The Rousuck Review: "Amadeus" | WYPR

The Rousuck Review: "Amadeus"

Sep 22, 2014


Bruce Randolph Nelson (l) and Stanton Nash (r)
Credit Richard Anderson

Music, madness, Mozart! Theater critic J. Wynn Rousuck reviews "Amadeus" at Center Stage in Baltimore. The production runs from September 13 to October 12. 

The Rousuck Review: "Amadeus" at Center Stage.

In Peter Shaffer’s 1979 play, “Amadeus,” the Emperor of Austria repeatedly exclaims with joy: “Fetes and fireworks.” Center Stage’s production gets the celebratory fetes just right, but the fireworks are a bit muted.

The air of celebration begins as soon as you enter the front door. In an almost environmental approach, set designer Timothy R. Mackabee – a Baltimore native – has created an 18th Century room, smack-dab in the middle of the lobby, complete with bewigged, costumed actors. 

Salieri starts out a feeble old man, sharing bitter reminiscences. Baltimore actor Bruce Randolph Nelson captures the character’s decrepitude and artfully transitions to the younger Salieri in flashbacks.  In his initial interaction with Mozart, Salieri plays a little march that he’s composed in the prodigy’s honor.  Later in the scene, Mozart – exuberantly portrayed by Stanton Nash – sits down at the keyboard and improves the march. Nash’s Mozart whoops with glee at his own skill; Nelson’s expression of disdain increases with each embellishment.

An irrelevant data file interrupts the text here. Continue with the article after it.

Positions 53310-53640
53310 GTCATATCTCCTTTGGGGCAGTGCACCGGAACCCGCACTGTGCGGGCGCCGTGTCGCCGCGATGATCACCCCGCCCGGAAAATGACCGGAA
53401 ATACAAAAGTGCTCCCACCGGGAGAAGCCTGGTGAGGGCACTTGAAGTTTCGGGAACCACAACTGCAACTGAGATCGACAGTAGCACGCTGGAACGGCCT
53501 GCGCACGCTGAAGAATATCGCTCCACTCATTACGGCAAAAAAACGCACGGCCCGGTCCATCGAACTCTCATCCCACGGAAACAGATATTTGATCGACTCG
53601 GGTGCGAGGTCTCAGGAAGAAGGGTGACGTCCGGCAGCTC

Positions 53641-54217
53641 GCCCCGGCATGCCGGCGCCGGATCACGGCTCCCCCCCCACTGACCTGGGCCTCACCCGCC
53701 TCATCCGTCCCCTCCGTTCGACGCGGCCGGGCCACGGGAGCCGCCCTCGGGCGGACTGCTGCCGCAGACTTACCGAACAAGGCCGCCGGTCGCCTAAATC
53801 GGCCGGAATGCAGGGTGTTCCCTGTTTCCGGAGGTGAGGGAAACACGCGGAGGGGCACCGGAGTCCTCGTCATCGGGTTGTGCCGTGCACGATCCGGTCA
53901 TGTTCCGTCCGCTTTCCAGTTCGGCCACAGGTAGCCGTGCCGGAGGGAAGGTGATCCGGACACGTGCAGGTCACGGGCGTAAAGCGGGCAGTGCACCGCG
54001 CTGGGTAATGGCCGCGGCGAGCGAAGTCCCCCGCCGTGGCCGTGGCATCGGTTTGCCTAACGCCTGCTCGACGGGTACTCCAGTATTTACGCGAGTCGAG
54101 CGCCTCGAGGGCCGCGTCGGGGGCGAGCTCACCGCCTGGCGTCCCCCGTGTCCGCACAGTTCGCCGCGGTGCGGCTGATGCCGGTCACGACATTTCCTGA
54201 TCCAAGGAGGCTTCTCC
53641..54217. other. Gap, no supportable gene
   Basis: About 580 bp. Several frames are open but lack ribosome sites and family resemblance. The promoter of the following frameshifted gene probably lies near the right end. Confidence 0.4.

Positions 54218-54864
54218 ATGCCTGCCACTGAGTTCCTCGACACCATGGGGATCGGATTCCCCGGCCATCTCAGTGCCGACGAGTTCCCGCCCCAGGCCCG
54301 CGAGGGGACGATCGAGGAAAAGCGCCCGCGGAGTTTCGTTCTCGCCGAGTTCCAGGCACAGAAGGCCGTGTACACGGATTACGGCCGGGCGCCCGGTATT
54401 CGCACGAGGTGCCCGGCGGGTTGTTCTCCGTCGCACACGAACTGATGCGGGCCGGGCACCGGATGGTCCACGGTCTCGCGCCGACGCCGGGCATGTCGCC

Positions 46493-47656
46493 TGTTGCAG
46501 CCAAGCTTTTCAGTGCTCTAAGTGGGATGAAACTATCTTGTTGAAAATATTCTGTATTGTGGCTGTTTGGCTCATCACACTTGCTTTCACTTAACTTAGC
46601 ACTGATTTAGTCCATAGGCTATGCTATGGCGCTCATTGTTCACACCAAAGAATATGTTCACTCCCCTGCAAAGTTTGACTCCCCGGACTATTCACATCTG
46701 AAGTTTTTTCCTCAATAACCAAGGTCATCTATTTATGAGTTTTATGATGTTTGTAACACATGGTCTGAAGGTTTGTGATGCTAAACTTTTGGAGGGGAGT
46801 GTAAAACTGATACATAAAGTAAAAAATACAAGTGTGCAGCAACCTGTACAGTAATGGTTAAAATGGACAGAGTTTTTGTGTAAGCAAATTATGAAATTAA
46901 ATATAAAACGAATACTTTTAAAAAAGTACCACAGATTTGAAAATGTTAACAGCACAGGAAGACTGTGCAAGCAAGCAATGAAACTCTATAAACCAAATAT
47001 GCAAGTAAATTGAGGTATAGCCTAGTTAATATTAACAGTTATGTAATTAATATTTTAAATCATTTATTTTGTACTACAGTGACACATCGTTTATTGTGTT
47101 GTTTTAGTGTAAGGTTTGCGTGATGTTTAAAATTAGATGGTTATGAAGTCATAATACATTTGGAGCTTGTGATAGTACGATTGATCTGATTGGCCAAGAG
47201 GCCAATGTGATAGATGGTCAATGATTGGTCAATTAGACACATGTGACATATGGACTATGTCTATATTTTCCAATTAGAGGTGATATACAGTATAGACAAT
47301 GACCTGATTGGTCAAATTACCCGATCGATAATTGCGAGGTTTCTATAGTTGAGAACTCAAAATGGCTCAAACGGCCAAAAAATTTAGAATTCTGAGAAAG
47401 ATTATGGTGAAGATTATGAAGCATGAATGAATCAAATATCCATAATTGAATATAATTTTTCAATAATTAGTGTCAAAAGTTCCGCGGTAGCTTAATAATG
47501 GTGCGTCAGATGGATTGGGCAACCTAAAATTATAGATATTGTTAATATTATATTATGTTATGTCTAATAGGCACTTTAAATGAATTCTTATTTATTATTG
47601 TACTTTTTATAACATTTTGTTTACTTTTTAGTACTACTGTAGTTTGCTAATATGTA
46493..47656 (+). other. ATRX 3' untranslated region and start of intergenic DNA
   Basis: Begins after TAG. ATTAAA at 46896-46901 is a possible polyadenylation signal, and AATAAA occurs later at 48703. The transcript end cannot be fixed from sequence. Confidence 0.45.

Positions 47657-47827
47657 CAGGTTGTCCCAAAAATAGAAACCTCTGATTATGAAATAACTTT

Shaffer’s fictionalized characters are a study in opposites. Salieri strived for a virtuous life, dedicated to honoring God with his music. From early childhood, Mozart was forced by his father to display his gifts in public – and he has remained childish as an adult. When we first see Mozart -- thanks to eavesdropping Salieri --  he’s playing a lewd, scatological game of cat and mouse with his soon-to-be wife.

Unlike the politically savvy courtiers, Mozart has no filter – a shortcoming Stanton Nash conveys with relish.  As Mozart’s fortunes decline, Nash shows the great composer unraveling. But as Salieri’s fortunes increase – along with his deviousness and  disillusionment with God – Nelson’s manner seems largely unchanged. David Burdick’s detailed costumes, however, enhance the storytelling -- Salieri’s wardrobe gets more ornate as Mozart’s gets more drab.

Salieri may be the only man in Europe who recognizes Mozart’s genius – and his own mediocrity by comparison. But Nelson’s envious Salieri is more matter-of-fact than haunted, guilty or enraged. 

Director Kwame Kwei-Armah carries the environmental feel of the lobby into the theater. He positions the ensemble in the aisles, in the balcony as well as on both levels of the two-tiered set. Are we the whispering Viennese gossips or Salieri’s confessors? In this interpretation, we are both.

Center Stage’s “Amadeus” distinguishes itself with stylistic staging, but while the trappings feel fresh, the play does not. Still, in today’s celebrity-obsessed culture, one aspect of “Amadeus” may be timelier than ever. Salieri asked God for fame, not talent, and fame can only take you so far. Want proof? Even this play about Salieri is called: “Amadeus.”

-J. Wynn Rousuck